The desire for one special spot is an essential part of who we are.

Think about the house, trailer, apartment, or patch of land you consider home. The specific sights, smells, and textures conjured by such thoughts vary widely across cultural and economic lines. But the feelings that arise—comfort, longing, a sense of control—transcend boundaries and reveal our shared evolutionary roots, suggests neuroanthropologist John S. Allen. In Home: How Habitat Made Us Human, he draws on primates and prehistory for clues to why and how we developed such a powerful affinity for one place.

Matt HustonMatt Huston is the News Editor at Psychology Today. Before PT, he freelanced for The Philadelphia Inquirer and studied journalism at The College of New Jersey. He joined the magazine as an editorial intern in Summer 2012.

Editor: Muhammad Talha


In the wild, sleep is risky. For apes, temporary nests offer protection from danger—there is evidence that they settle higher above ground when threatened. Nest-building also seems to support better rest. In one zoo study, orangutans fashioned rough “beds” out of nearby materials and slept more soundly than bedless baboons. Orangutans are more closely related to humans, and their example suggests that our prehuman ancestors also had a nesting tendency. By enabling improved sleep, Allen says, early shelters “might have helped support the evolution of a larger brain.”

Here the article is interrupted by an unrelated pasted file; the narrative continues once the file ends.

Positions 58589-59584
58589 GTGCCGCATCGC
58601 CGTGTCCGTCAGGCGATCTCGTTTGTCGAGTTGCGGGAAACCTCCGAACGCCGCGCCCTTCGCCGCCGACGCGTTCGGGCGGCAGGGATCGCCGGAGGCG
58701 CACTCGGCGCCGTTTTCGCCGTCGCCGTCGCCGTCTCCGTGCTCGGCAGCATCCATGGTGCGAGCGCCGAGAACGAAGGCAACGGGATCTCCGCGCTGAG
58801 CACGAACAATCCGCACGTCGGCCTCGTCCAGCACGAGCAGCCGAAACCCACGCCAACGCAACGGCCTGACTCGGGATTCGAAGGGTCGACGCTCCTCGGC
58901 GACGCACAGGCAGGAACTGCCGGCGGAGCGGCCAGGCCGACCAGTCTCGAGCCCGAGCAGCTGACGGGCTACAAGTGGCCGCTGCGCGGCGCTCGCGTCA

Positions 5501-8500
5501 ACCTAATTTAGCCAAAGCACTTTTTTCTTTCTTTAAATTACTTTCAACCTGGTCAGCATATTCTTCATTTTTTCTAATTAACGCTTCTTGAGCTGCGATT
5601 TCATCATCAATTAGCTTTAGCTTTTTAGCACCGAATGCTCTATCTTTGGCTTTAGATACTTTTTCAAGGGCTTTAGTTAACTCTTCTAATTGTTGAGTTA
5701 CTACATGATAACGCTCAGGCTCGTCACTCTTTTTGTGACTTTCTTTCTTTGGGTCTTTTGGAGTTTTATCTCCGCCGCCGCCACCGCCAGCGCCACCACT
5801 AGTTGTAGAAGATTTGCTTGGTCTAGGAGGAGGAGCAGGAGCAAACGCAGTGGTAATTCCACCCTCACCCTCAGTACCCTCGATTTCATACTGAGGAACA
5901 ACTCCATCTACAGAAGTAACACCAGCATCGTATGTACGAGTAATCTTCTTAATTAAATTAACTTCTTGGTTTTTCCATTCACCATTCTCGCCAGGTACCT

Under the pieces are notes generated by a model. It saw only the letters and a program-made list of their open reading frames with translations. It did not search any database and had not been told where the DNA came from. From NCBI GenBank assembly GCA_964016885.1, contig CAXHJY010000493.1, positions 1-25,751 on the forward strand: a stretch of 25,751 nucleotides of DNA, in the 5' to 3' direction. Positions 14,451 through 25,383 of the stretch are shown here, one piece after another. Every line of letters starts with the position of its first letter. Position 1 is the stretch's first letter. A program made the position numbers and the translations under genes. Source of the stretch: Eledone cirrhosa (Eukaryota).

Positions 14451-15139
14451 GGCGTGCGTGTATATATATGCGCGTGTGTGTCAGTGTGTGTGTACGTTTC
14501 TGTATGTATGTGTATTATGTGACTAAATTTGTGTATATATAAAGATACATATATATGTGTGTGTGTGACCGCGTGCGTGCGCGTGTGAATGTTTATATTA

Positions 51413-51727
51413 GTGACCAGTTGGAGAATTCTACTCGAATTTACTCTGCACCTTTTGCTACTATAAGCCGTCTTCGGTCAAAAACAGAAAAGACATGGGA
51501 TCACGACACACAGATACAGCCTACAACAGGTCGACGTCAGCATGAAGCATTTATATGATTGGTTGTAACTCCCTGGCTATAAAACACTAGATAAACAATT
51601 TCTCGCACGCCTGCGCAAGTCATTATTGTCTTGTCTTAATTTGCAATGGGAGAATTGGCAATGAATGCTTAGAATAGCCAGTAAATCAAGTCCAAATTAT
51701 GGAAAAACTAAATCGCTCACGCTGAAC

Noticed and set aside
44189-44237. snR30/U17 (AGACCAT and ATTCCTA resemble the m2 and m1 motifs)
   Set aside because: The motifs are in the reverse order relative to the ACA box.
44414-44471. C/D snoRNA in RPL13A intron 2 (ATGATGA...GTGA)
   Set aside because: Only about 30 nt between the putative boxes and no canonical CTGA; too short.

Being able to concentrate on past events and plan for the future may have played a role in elevating humans above other primates, according to Allen. A place to settle down and escape the outside world allows for a sense of security and an opportunity to exercise these introspective properties—as it could have done many thousands of years ago. “You can tune out,” Allen says. “The external environment becomes less important. What are you left with? The internal environment.”


Primates roam a familiar “home range” and return repeatedly to favorite places. “Over time, however, our ancestors began to focus on and enhance, both in a technological and social way, a particular fix-point,” Allen writes. As prehumans diverged from more ape-like species, they developed more complex group behaviors, sharing fire, food, and childcare in new ways. A stable base of operations likely helped. “You don’t want to leave your child behind with another adult and not be able to find him later,” Allen says. “It’s easier if everybody stays in one place.”

Courtesy: PsychologyToday

Please write your comments here:-